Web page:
And where is the church in this stormy world?

I fear the church is too often fearful and  cowering in the boat, being buffeted by the storms of this world, and trying to row by themselves instead of getting out of the boat and taking risks with Jesus by their side.   

I fear Jesus is not in the boat with us and we are afraid to get out of the boat and go and meet him on the stormy seas of this life.   We feel safe in the boat, rowing hard, but getting nowhere.  Nowhere is something that we are familiar with.   Better not to take a risk by getting out of the boat and going toward Jesus.

 But Jesus comes to us on life’s stormy seas and says“Come”.  Are we willing to answer that call?   Are we willing to look Jesus in the face and climb out of our safe boat and take risks in walking in the storm that surrounds us with him?

The church needs the passion of Peter to leave  to leave our safe boat and walk on the stormy seas of this world with Jesus!!

Passionthat is what we are missing.   We like to play it safe.   Jesus words “Do not be afraid” mean more than “rest easy”.   They mean something like “take heart”; “have courage”;  “be open and willing to receive what is coming”;  get ready for a new thing that God is about to do in your life.”   It is an invitation to welcome rather than retreat from walking with Jesus and the new future that goes with that for us and our world.

It is not always easy.

It is easier to complain than to try a new way of living that heals and forgives and reflects God’s mercy and love to others as Jesus did. 

It is easier to live with disappointments than to venture changes leading to unknow possibilities.

Easier to keep fighting the battles that we know than to undertake an entirely different approach to living by walking with Jesus the Christ in His Way.

 So what does the church need to do to survive the storms they are battling?   I would suggest three things:

FirstWe need to be passionate about what we are doing. We are too comfortable.   We must be willing to take risks.   We need to get our of our safe boats and walk toward Jesus, believing and trusting that he will keep our heads above the stormy waters if we do so.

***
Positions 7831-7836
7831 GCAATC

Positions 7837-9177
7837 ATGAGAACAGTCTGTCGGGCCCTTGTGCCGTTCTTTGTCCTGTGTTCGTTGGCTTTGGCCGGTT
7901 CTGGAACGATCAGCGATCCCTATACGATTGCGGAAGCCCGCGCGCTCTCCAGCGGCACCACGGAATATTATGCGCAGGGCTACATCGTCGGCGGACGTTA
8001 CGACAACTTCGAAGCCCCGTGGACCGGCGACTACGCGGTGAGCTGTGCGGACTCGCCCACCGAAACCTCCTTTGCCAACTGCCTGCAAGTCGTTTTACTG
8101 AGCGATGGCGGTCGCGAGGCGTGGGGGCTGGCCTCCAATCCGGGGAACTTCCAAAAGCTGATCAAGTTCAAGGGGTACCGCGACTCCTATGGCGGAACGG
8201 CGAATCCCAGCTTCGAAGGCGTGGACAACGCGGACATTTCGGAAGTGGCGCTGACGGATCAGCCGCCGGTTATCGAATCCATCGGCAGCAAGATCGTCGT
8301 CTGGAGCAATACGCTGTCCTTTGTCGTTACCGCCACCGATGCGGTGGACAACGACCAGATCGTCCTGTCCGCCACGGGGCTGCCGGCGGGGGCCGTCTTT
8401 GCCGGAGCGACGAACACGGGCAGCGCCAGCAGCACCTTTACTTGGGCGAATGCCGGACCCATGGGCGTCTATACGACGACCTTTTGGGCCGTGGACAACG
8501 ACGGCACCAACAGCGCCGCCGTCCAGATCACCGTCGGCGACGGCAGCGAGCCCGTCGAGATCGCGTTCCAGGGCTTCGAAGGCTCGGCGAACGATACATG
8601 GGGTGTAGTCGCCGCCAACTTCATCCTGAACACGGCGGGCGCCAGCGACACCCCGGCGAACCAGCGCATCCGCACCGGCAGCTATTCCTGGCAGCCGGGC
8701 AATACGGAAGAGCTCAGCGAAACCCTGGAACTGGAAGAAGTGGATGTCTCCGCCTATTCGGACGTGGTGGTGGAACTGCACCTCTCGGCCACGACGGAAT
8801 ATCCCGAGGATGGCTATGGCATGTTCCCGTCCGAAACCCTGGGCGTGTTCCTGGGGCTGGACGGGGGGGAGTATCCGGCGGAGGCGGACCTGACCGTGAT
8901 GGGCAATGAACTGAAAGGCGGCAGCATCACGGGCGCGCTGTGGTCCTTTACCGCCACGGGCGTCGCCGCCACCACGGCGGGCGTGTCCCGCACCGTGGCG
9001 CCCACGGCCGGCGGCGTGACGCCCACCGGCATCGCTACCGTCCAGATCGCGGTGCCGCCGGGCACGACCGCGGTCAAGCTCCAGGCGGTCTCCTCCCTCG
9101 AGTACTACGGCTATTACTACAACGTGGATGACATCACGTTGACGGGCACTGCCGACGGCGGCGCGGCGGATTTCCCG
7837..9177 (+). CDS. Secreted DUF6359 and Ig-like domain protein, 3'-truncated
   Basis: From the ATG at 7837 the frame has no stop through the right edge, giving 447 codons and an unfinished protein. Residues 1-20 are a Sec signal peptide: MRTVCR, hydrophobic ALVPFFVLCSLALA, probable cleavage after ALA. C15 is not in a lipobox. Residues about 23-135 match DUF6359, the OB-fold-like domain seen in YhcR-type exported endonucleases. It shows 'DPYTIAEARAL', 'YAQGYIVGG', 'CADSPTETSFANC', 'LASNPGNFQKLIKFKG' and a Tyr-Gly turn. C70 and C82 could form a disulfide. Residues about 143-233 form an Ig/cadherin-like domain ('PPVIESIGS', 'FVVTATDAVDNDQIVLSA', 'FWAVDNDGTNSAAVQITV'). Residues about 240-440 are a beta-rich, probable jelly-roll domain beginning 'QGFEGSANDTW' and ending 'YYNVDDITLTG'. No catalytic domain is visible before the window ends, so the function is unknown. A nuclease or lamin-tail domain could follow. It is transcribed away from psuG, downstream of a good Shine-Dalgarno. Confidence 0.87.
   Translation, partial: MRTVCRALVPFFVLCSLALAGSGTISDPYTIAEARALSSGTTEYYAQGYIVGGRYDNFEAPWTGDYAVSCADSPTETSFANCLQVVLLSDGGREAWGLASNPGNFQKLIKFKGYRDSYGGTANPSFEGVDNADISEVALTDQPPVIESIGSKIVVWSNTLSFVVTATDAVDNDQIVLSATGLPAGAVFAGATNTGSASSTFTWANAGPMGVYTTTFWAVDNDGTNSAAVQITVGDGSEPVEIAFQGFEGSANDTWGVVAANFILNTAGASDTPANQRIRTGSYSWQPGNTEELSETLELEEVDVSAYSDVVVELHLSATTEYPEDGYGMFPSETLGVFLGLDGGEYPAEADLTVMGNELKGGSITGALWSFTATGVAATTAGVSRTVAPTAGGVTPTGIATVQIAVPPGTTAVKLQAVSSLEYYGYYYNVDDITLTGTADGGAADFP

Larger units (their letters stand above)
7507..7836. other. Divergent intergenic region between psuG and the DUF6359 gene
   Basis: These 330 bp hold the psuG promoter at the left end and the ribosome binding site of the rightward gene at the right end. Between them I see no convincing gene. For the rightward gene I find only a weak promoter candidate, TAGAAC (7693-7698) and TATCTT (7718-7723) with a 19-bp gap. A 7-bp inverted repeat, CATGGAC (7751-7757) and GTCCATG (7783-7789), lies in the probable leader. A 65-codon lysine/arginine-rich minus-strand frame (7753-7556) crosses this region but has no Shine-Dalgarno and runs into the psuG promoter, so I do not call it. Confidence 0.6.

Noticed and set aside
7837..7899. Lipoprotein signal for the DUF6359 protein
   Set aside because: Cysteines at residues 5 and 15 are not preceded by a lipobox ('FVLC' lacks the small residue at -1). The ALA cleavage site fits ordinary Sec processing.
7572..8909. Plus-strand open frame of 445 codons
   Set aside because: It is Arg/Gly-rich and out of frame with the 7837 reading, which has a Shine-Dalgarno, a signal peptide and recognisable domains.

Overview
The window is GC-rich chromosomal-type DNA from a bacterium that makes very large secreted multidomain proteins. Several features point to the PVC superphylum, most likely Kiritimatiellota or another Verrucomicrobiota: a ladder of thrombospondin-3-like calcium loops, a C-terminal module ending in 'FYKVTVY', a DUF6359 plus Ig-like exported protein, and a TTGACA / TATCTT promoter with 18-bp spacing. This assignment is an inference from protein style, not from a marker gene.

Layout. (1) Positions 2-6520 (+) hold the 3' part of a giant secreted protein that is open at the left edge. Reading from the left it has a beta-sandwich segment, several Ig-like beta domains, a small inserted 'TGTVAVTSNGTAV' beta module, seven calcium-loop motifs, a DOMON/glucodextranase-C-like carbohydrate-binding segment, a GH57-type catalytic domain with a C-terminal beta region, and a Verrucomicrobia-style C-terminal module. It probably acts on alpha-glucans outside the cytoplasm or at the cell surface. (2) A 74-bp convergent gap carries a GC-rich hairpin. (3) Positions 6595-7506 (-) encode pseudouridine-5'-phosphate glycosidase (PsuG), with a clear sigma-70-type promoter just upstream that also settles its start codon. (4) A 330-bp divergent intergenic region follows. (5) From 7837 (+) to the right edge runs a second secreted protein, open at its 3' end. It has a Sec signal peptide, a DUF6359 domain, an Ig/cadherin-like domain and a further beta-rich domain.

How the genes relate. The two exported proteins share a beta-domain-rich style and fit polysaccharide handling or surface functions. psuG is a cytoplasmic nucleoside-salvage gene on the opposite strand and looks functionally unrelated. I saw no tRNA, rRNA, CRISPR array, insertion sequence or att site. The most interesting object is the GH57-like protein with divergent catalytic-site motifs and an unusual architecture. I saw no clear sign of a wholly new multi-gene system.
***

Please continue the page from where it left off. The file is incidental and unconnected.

Secondly, we need to keep our eyes fixed on Jesus.  We need to invite Him into our church and into our hearts in a transformative way.   We need to sit at his feet in the Gospels and learn of His Way.   

 Finally, we need to trust that God will help us if we risk much.   That God, through Jesus will be there for us if we falter  

 

There is a story about musicians at a nightclub who complained about an old piano.   The keys would often stick and the sounds was truly hideous it was so out of tune.   After months of listening to the grumbling, the nightclub owner finally decided to do something about it­—he sent the piano out to be painted.

 Painted???  Painted????  What good would that do???

 I think that is something that we Christians in our churches often settle for—-a paint job when we need a full tune up and overhaul.      It is so easy to play church without actually being one.   But what people too often see and hear from the church is like the old piano that just had a paint job—we need a tuneup and an overhaul, not just a paint job.  And so many turn away from the church like the musicians did from the old piano. We are out of tune with the world around us that has changed dynamically in the last 50 years.  We don’t need a paint job as a church—we need a full tuneup and overhaul of the way we go about being church. It is so easy to  seek comfort instead of challenge; to want rest, not responsibility.

            We too readily accept complacency and the status quo and surrender our passion for God.  If we look for a paint brush rather than a tool box to fix our churches we will find that we will not solve our problems.

 Remember one thing:  Jesus is here with us as we face the storms of life that beat upon us as Christians and upon our church.   He will walk with us and reach down and pick us up if we stumble—-if we reach out to him as Peter did and say:  “Lord save me!”  

But first we have to get out of the boat and take the risk of walking with Jesus on the stormy sea!!